Towards merriment. Towards jollification. Towards a really, really good time. Because Mason is pointing us to the ways of God, and they can only be good. ( see here for more) 

We talked a few weeks ago about freedom within limits. (see here). This addresses the same idea. It is easier to understand when thinking about your own life. Most of the time for me,I feel like I’m doing whatever I want: I choose the food, I set up the house, I decide that we spend our days hiking, reading, playing, cleaning, and learning. Because these are things I am naturally inclined toward, it can seem as though the rule is “Do what you like, Jessica”…I am sure that is how my kids see it. But, it is my job to remember that it’s not “do what you’d like,” but rather “do as God bids” and to clarify this misconception in my kids. And knowing how to obey what God has bid, so to speak, gives me an immense amount of freedom in doing as I’d like within those bounds. It’s what Mason calls ordered freedom.

We point to and follow God whose reason is ‘because it’s right,” believing that his ultimate Authority is trustworthy and we can submit to his patterns for formation—for our kids, and for us.

We don’t want to manipulate a child into right behavior, because, without their happy hearts, it doesn’t form them towards anything worthwhile. We want our children to understand doing something because it’s right because it allows them the joy of finding dignity in obedience or docility. It becomes a matter of pride and respect to do what God says is right. 

So what is a parent?

I know it isn’t cool to quote Oprah but Oprah said “Biology is the least of what makes someone a mother”. There are a lot of ways to be given the role of Mother. I have been mothered by many people over the years who were not my actual mom. To take on the role of parent is to be a person in authority over a child. It all comes back to authority and obedience. Proper home education requires a mother to know her authority, a child to respect that authority while growing in self-authority, and for a child to be obedient or teachable. A child cannot come and eat at the table, otherwise. If we are meant to nourish our children in the paideia of God, then it is our duty is to rightly present the best of ideas, it’s our child’s responsibility to learn. This is why Mason says the principles of authority and docility are also fundamental. Without them, nothing grows, nothing builds.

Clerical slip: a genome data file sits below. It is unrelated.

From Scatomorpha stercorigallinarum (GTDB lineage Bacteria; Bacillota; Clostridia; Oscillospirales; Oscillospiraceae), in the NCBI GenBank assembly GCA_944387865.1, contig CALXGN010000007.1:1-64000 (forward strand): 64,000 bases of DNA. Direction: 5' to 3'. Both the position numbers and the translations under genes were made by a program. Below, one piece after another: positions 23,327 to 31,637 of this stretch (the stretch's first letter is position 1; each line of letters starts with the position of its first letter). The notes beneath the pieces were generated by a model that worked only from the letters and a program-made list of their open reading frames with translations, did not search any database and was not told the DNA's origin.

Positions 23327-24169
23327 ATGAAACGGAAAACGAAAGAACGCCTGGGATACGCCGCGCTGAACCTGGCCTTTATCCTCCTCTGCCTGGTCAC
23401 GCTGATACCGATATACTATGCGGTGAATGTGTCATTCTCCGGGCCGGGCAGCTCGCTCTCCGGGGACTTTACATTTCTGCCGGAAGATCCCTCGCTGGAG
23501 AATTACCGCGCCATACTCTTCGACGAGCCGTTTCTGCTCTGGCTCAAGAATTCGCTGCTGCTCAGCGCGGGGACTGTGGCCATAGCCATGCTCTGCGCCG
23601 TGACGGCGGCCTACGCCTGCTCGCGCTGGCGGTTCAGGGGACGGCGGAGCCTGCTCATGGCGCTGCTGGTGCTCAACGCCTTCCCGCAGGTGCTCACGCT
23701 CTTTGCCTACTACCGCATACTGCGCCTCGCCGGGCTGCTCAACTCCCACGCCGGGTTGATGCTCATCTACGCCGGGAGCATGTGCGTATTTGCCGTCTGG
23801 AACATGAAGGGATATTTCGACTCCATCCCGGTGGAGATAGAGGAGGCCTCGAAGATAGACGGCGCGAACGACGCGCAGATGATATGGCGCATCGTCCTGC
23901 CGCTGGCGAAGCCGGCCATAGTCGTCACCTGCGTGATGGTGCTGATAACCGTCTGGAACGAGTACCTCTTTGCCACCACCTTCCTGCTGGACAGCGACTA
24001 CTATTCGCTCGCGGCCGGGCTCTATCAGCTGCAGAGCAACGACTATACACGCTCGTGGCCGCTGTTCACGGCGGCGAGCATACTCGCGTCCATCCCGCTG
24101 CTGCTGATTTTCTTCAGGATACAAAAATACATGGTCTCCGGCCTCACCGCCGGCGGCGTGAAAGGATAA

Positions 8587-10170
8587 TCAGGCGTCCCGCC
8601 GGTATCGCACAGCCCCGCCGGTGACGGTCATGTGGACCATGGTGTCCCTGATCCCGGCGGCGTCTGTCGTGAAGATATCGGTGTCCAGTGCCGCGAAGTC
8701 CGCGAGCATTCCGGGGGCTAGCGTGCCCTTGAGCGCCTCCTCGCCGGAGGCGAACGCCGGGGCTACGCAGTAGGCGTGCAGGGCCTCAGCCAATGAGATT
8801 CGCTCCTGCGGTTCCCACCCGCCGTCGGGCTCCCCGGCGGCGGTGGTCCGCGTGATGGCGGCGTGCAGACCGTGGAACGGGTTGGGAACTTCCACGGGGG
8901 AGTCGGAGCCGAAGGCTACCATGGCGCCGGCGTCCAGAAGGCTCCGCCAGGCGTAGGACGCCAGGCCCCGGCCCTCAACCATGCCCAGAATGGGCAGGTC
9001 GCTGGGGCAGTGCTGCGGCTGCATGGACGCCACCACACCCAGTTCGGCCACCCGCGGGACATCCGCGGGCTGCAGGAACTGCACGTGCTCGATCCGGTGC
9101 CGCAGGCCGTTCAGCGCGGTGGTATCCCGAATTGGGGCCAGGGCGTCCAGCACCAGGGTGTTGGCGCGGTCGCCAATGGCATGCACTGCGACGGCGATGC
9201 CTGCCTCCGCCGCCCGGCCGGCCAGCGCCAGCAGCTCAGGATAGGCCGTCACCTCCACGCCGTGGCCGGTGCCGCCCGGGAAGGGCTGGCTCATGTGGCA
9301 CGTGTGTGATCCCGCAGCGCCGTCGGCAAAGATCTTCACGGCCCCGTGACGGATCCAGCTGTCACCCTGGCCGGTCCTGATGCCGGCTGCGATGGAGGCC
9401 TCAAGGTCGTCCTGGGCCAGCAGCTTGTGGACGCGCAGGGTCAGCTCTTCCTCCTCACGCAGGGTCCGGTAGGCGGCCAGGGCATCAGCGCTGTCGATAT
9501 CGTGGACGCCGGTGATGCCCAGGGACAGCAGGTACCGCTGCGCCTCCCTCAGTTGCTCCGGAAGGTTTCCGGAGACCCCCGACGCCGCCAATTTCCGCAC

(We are circling back to nourishment and atmopshere. So keep that in mind)

What is a “good person”?

I think all parents want their child to grow up to be a “good person”. Do we really know what we mean when we say that? Is there a gold standard for a person?

The true Ideal Type is Jesus. We are to imitate Him. We are called to become Christ-like. So sanctification is a process guided by this Ideal Type. The Ideal Type is a standard, but not an achievable standard. It gives us what to aim at, but there is no arrival at the Ideal Type. The Ideal Type points to virtue outside of culture  or trends. The essence is universally applicable, even if set and told in particular ways. The Ideal Type is universal and timeless, because it is based on being an excellent human. The Ideal Type looks not at what is but what ought to be. By the standard of the ideal type, each and every choice is considered. The type is not a level that you attain and then are good to go. When you have an unattainable goal, you stop asking whether or not you’ve arrived and start looking at whether or not each choice moves you closer or farther away. You don’t get to check virtue off as something you’ve accomplished. Virtue resides in each choice. (See here for more)

Remember how ordo amoris keeps coming back into our conversations? Well, here it is again. Ordo amoris refers to rightly ordered affections. Plato says that any education worthy of the name trains the child to take pleasure in goodness, or what is beneficial and feel pain from what is evil or harmful. “Only formation that leads you always to hate what you ought to hate and love what you ought to love from the beginning of life to the end of life can rightly be called education.” This sincere and virtuous love and enjoyment of goodness Plato called the harmony of the soul.